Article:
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Back During the Pistons | The Triangle

Back During the Pistons

Mark and Jair Explain the Second Episode of the Last Dance with a Special Guest, the NFL draft, and the upcoming Baseball season

Photograph courtesy of Armon Owlia for The Triangle

Listen to this episode of “Mark and Jair Explain Sports” online!

Dennis Rodman is not your ordinary NBA player. Originally, Rodman did seem pretty average. He was a young and athletic forward who came off the bench for the Pistons, a team that won two championships during his tenure there. Rodman would bring intense defense and rebounding off the bench for the Pistons and did a great job containing Michael Jordan and Scottie Pippen.

After a seven-year tenure with the Pistons, Rodman was traded (at his request) to the San Antonio Spurs. Once Rodman was on the Spurs, he turned into a player that was considered “extraordinary” or “odd.” While his playing style remained the same, his personality changed. Rodman gained celebrity status for changing his hair color and getting piercings around his face, to go along with his tattoos. His tenure on the Spurs lasted two years after clashes with the front office and suspensions for his on-court antics. The Chicago Bulls decided to trade for Rodman and bring him to help fill the void left by Horace Grant’s departure. The Bulls took a chance on Rodman, and despite the occasional hiccups (for example, the “Vegas trip”), the gamble resulted in the Bulls winning three titles. This past weekend’s episodes of “The Last Dance” gave an inside look on Rodman’s tenure with the Bulls and talked about how the team worked with him through his occasional “hiccups.”

The Bad Boy Pistons were the villains of the NBA between the mid-to-late 1980s and the earlier part of the 1990s. They were led by future NBA Hall of Famer and Chicago native Isiah Thomas. As Michael Jordan and the Chicago Bulls were ascending in a league whose Mount Rushmore at the time was mainly Larry Bird and Earvin “Magic” Johnson, the Pistons were in heavy contention. They beat the Bulls in the playoffs between 1988 and 1990. Thomas led the Pistons in implementing the “Jordan Rules,” a defense that forced Michael Jordan into physical torment and forced them to succumb to losses for many years.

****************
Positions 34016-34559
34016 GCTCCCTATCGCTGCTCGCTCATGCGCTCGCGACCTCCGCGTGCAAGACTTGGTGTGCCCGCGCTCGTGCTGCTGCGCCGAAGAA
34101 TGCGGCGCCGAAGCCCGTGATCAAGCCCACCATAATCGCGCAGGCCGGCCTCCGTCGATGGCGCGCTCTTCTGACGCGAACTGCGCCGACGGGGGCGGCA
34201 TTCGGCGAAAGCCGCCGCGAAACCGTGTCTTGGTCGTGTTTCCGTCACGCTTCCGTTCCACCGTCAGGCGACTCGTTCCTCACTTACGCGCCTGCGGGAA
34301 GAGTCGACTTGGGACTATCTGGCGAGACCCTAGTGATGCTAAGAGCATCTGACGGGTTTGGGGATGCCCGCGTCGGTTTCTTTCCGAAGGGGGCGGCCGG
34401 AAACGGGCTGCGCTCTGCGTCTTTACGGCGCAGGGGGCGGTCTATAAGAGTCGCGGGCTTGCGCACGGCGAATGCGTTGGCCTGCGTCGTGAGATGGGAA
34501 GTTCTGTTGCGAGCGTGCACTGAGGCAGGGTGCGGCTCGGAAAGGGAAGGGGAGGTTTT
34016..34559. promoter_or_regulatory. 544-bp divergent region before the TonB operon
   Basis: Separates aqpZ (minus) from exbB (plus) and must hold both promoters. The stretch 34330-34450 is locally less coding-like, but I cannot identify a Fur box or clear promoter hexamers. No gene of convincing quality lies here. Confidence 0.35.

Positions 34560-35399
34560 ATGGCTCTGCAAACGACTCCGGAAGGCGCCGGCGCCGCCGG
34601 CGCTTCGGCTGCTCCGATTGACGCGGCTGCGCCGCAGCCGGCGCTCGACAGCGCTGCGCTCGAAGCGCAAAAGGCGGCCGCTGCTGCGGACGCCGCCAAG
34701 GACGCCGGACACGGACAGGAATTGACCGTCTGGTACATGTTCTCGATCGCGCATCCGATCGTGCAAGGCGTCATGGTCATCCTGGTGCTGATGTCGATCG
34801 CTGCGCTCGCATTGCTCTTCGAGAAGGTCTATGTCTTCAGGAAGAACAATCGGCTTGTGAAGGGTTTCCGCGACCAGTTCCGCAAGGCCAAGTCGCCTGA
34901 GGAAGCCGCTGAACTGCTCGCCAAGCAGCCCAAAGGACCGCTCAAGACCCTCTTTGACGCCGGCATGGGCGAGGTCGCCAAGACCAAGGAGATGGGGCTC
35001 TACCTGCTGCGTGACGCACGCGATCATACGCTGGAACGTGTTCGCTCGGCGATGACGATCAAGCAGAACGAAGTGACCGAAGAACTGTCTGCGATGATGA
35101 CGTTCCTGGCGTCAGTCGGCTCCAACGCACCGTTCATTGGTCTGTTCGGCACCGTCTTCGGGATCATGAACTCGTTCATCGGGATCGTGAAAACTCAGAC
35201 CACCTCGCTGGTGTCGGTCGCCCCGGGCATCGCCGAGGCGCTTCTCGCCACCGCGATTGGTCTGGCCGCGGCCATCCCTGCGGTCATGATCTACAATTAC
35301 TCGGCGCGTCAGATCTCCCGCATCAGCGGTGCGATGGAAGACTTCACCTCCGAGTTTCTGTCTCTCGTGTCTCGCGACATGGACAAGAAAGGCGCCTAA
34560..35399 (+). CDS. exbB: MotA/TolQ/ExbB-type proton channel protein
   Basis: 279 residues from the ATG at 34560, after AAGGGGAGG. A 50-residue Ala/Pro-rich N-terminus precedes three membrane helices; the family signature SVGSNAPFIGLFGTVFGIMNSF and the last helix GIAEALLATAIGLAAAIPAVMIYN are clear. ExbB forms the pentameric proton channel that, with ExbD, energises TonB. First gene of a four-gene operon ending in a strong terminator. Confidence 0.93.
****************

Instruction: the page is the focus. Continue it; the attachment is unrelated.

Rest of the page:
Thomas and the Pistons didn’t just have their enemies on the Chicago Bulls, but also in Boston. In 1987, Thomas reiterated a comment from Dennis Rodman on Larry Bird, saying that if Bird were African American, “he’d be just another good guy.” The Pistons and Celtics had their share of battles in the playoffs. Even the Lakers and the Pistons had clashes in the 1988 and 1989 NBA Finals, with the Lakers winning the first go-around and the Pistons winning the second. That’s where the relationship between Magic and Isiah started to deteriorate. In a book that featured Johnson and Bird, Johnson stated that he felt Thomas spread rumors about his sexuality.

When the Dream Team was being selected between 1991 and 1992, Jordan, Johnson and Bird were the team’s Big Three. Johnson and Bird were getting ready for retirement, and getting ready to pass on the torch of the NBA to Jordan. The team’s Head Coach was Piston coach Chuck Daly, whom many describe as flashy and classy with his style.

Many talk negatively about Jordan not being willing to take Thomas on the team. Personally, I disagree with them. It wasn’t JUST Jordan; there was Scottie Pippen who also suffered at the hands of the Pistons. I’m sure that deep down, Bird didn’t want him along with Magic. I’m sure several others on that team didn’t want Thomas, and I’m sure Chuck Daly understood from a certain perspective.

I think Jordan may have had a point to feel the way he felt about Thomas. Should he still hold resentment today? I don’t know. Would you hold a grudge? Would you have wanted Thomas on the team? Ask yourself those questions.